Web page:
Catawba Lands Conservancy Uses Goats to Reduce Kudzu | Catawba Lands Conservancy
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Catawba Lands Conservancy Uses Goats to Reduce Kudzu

A hungry herd of 50 goats spent all of June and a few weeks in July eating nuancing kudzu plants and vines from Catawba Lands Conservancy’s (CLC) Seven Oaks Preserve. The goats were able to clear nearly 10 acres of kudzu within a five-week period.

“We are pleased with the progress that the goats made at the preserve and are investigating ways we can do this type of removal again in the near future,” said Sean Bloom, GIS director for CLC. “We thank Duke Energy for this grant that funded this effort to reduce and eliminate the kudzu.”

The 77-acre protected preserve provides a natural filer for water draining into Lake Wylie in Gaston County, an important water source for the Charlotte, N.C. metro region. 

This environmentally sensitive removal of kudzu was funded by a $10,000 Habitat Enhancement Program Grant from Duke Energy. CLC was awarded the grant in the fall of 2011. The goats are from Wells Farm in Horse Shoe, NC.

Kudzu is an invasive plant species native to Asia that has been problematic in southeastern United States for decades. The plant’s vines grow rapidly over trees and shrubs and kills them by heavy shading. However, kudzu is high-quality fodder for livestock and other grazing animals, thus the reason why goats are so effective for its removal.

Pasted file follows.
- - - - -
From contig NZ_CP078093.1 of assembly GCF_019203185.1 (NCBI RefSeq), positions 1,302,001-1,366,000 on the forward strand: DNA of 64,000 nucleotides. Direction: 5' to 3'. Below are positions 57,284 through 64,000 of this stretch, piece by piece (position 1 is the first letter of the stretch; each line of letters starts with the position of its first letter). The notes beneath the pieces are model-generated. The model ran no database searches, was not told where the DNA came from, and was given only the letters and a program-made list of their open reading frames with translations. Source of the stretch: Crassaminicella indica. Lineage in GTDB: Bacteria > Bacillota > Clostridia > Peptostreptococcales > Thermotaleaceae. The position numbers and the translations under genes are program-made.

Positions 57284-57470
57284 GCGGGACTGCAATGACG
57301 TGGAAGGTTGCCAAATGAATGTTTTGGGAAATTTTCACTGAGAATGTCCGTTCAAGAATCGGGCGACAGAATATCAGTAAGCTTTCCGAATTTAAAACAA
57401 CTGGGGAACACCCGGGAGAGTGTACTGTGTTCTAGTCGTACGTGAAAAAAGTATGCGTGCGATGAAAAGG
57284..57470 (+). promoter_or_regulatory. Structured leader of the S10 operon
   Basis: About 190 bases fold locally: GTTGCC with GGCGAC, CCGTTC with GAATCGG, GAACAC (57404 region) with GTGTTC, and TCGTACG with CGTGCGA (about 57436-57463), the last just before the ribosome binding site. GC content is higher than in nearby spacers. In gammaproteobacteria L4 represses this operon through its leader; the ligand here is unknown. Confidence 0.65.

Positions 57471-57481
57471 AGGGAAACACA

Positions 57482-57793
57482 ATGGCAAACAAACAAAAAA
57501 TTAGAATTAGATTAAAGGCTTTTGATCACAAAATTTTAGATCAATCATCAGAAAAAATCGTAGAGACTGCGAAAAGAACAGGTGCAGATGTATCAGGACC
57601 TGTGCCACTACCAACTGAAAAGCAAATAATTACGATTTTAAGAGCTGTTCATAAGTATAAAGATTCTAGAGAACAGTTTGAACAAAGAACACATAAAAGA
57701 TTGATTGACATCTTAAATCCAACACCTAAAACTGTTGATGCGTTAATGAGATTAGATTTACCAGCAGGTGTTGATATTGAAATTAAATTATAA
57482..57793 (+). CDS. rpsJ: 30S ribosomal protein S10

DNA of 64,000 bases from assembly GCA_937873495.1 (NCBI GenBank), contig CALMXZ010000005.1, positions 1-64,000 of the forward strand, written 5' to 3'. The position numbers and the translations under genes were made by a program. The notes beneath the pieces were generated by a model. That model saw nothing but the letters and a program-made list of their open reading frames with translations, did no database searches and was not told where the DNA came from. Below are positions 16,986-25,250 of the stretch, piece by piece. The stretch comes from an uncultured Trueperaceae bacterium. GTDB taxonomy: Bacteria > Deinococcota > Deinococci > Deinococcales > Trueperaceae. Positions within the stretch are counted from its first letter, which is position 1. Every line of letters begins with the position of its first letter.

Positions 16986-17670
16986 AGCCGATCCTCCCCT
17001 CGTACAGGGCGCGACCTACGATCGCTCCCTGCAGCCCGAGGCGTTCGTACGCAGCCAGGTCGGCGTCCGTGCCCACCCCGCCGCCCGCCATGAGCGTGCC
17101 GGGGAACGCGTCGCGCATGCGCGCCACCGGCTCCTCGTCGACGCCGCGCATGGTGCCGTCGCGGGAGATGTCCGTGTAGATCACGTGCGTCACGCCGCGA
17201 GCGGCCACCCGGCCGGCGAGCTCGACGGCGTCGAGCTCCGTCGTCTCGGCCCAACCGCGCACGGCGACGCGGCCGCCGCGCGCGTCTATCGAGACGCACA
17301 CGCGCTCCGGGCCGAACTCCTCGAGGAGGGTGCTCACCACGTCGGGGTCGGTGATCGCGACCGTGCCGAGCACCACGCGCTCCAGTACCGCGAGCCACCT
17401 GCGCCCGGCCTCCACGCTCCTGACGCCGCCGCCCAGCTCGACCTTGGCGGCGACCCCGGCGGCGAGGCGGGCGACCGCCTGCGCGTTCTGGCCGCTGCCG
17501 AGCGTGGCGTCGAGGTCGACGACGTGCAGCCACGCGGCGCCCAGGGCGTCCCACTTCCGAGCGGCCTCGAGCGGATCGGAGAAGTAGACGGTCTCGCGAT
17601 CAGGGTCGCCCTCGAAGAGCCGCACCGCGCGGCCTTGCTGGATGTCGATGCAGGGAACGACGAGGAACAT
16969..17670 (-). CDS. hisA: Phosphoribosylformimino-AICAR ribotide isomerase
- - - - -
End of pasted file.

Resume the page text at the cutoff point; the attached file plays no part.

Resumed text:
“This project is so important to help us restore this land to a healthier natural state while supporting our community partner, Daniel Stowe Botanical Garden, in their efforts to protect and enhance their grounds,” said Sean.

About 25 goats were used to clear a two-acre kudzu-infested section of the preserve near the Daniel Stowe Botanical Garden, to prevent the kudzu from spreading into the Garden. The Garden is a major attraction in the region known for its preservation and cultivation of rare and pristine flowers and plants. Several visitors to the Garden were able to view the goats in action eating the kudzu.

A section of the preserve with kudzu before the goats arrived.

“The Garden has always been interested in and motivated to use innovative invasive control methods,” said Peter Grimaldi, the Garden’s horticulture manager. “We already use an integrated pest management approach that is environmentally friendly. The use of goats to control invasive kudzu is a continuation of that.”

In July 2011, CLC partnered with the Garden and Clean Water Management Trust Fund to conserve Seven Oaks Preserve. This wooded land serves as an important wildlife habitat corridor and protects clean water. The preserve connects the Garden with Lake Wylie and will host a 2.3-mile segment of the Carolina Thread Trail.

The same section after the goats ate the kudzu.

Now that the goats have eaten most of the kudzu, CLC staff will be able to assess the soil and tree conditions for damage and erosion. To prevent regrowth, targeted herbicide will be used to completely kill the kudzu’s extensive root system.